Bloomberg Law
Aug. 25, 2021, 1:54 AM

Top Court Rejects Biden, Allows Revival of Trump Asylum Rule (2)

Greg Stohr
Greg Stohr
Bloomberg News

A divided U.S. Supreme Court rejected President Joe Biden on a contentious immigration issue, clearing the way for resumption of a Trump-era policy requiring asylum seekers at the southern border to wait in Mexico for their cases to be processed.

In a one-paragraph order Tuesday, the high court left in force a lower court ruling that requires the Biden administration to restart the policy, which has forced almost 70,000 asylum-seekers to remain in Mexico while their applications are processed. Biden’s Department of Homeland Security rescinded the so-called “remain in Mexico” policy on June 1.

Justices Stephen Breyer, Sonia Sotomayor and Elena Kagan dissented.

The policy, formally known as the Migrant Protection Protocols, has largely been superseded during the pandemic by Centers for Disease Control and Prevention orders closing the border to most asylum seekers. The administration nonetheless told the justices the lower court order threatened to disrupt operations at the border and create a diplomatic crisis with Mexico.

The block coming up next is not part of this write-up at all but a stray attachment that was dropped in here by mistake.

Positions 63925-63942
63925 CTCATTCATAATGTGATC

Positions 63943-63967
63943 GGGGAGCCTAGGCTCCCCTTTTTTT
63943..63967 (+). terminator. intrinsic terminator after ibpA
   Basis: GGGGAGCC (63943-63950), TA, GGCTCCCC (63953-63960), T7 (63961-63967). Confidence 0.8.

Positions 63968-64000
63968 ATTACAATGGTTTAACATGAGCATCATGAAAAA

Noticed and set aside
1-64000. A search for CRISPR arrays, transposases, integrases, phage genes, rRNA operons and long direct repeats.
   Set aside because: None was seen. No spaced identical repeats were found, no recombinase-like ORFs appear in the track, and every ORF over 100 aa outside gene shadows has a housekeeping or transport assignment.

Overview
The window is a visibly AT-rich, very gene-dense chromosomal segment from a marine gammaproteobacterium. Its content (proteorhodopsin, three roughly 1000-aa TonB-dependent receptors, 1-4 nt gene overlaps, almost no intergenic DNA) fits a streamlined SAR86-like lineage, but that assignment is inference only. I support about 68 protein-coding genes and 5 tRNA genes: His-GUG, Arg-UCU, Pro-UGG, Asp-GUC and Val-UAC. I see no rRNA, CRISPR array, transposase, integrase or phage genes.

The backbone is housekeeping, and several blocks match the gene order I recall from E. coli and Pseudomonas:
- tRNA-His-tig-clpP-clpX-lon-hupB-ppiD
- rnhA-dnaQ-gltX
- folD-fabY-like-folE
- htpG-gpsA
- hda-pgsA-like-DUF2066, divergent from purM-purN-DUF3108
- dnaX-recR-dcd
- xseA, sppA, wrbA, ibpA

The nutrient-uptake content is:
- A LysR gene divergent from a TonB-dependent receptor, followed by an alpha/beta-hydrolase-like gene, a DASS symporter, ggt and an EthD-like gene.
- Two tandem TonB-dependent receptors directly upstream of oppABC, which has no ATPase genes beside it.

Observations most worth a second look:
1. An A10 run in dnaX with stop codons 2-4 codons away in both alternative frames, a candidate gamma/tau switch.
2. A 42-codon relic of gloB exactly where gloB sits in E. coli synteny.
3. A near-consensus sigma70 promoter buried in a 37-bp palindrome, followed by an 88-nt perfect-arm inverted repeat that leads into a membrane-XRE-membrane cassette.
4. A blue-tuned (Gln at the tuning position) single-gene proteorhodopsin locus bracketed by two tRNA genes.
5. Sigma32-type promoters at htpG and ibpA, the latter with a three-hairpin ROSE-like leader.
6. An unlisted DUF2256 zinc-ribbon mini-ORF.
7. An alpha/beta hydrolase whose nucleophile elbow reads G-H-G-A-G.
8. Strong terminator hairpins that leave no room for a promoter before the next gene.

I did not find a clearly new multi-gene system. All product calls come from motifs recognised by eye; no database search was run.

Texas and Missouri sued to challenge the rescission, and U.S. District Judge Matthew Kacsmaryk ruled that the government’s explanation for the change was inadequate under the federal law that governs administrative agencies. Kacsmaryk, a Trump appointee, gave the government seven days to start reinstating the policy.

In rejecting Biden, the Supreme Court majority pointed to a 2020 decision that blocked then-President Donald Trump from rescinding the Deferred Action for Childhood Arrivals program, which shields some young undocumented immigrants from deportation and lets them seek jobs. The case involved similar issues about the adequacy of a government agency’s explanation.

The Biden administration “failed to show a likelihood of success” on its bid to overturn Kacsmaryk’s order, the Supreme Court majority said.

The Department of Homeland Security said in a statement it would “comply with the order in good faith” as it presses ahead with its appeal.

“The Department of Homeland Security respectfully disagrees with the district court’s decision and regrets that the Supreme Court declined to issue a stay,” the department said. “DHS has appealed the district court’s order and will continue to vigorously challenge it.”

Texas and Missouri, backed by other Republican-led states, said the remain-in-Mexico policy prevents migrants from filing asylum claims they don’t plan to pursue and then disappearing inside the U.S.

Biden administration lawyers contended that many asylum seekers have abandoned legitimate claims because deplorable health and safety conditions make waiting in Mexico too risky.

The case is Biden v. Texas, 21A21.

(Updates with DHS statement, in eighth and ninth paragraphs)

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Jon Morgan, John Harney

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